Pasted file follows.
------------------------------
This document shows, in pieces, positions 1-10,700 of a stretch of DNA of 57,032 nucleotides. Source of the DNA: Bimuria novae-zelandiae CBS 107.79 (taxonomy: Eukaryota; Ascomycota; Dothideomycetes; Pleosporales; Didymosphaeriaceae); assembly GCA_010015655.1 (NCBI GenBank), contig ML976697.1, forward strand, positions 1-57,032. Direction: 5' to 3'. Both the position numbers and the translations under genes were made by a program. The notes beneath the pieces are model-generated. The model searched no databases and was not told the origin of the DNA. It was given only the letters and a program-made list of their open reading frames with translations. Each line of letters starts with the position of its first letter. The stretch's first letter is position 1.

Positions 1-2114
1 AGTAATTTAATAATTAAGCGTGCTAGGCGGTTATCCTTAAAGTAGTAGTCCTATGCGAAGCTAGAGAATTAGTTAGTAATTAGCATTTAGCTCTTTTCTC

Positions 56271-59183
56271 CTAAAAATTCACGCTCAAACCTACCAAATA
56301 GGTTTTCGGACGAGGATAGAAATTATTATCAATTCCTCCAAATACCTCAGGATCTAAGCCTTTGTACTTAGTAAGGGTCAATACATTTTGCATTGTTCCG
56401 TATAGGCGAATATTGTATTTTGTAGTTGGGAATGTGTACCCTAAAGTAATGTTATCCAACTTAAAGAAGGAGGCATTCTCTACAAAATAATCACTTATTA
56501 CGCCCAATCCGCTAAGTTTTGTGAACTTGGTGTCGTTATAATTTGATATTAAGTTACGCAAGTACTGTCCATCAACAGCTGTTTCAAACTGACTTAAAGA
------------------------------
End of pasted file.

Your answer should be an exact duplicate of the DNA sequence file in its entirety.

This document shows, in pieces, positions 1-10,700 of a stretch of DNA of 57,032 nucleotides. Source of the DNA: Bimuria novae-zelandiae CBS 107.79 (taxonomy: Eukaryota; Ascomycota; Dothideomycetes; Pleosporales; Didymosphaeriaceae); assembly GCA_010015655.1 (NCBI GenBank), contig ML976697.1, forward strand, positions 1-57,032. Direction: 5' to 3'. Both the position numbers and the translations under genes were made by a program. The notes beneath the pieces are model-generated. The model searched no databases and was not told the origin of the DNA. It was given only the letters and a program-made list of their open reading frames with translations. Each line of letters starts with the position of its first letter. The stretch's first letter is position 1.

Positions 1-2114
1 AGTAATTTAATAATTAAGCGTGCTAGGCGGTTATCCTTAAAGTAGTAGTCCTATGCGAAGCTAGAGAATTAGTTAGTAATTAGCATTTAGCTCTTTTCTC

Positions 56271-59183
56271 CTAAAAATTCACGCTCAAACCTACCAAATA
56301 GGTTTTCGGACGAGGATAGAAATTATTATCAATTCCTCCAAATACCTCAGGATCTAAGCCTTTGTACTTAGTAAGGGTCAATACATTTTGCATTGTTCCG
56401 TATAGGCGAATATTGTATTTTGTAGTTGGGAATGTGTACCCTAAAGTAATGTTATCCAACTTAAAGAAGGAGGCATTCTCTACAAAATAATCACTTATTA
56501 CGCCCAATCCGCTAAGTTTTGTGAACTTGGTGTCGTTATAATTTGATATTAAGTTACGCAAGTACTGTCCATCAACAGCTGTTTCAAACTGACTTAAAGA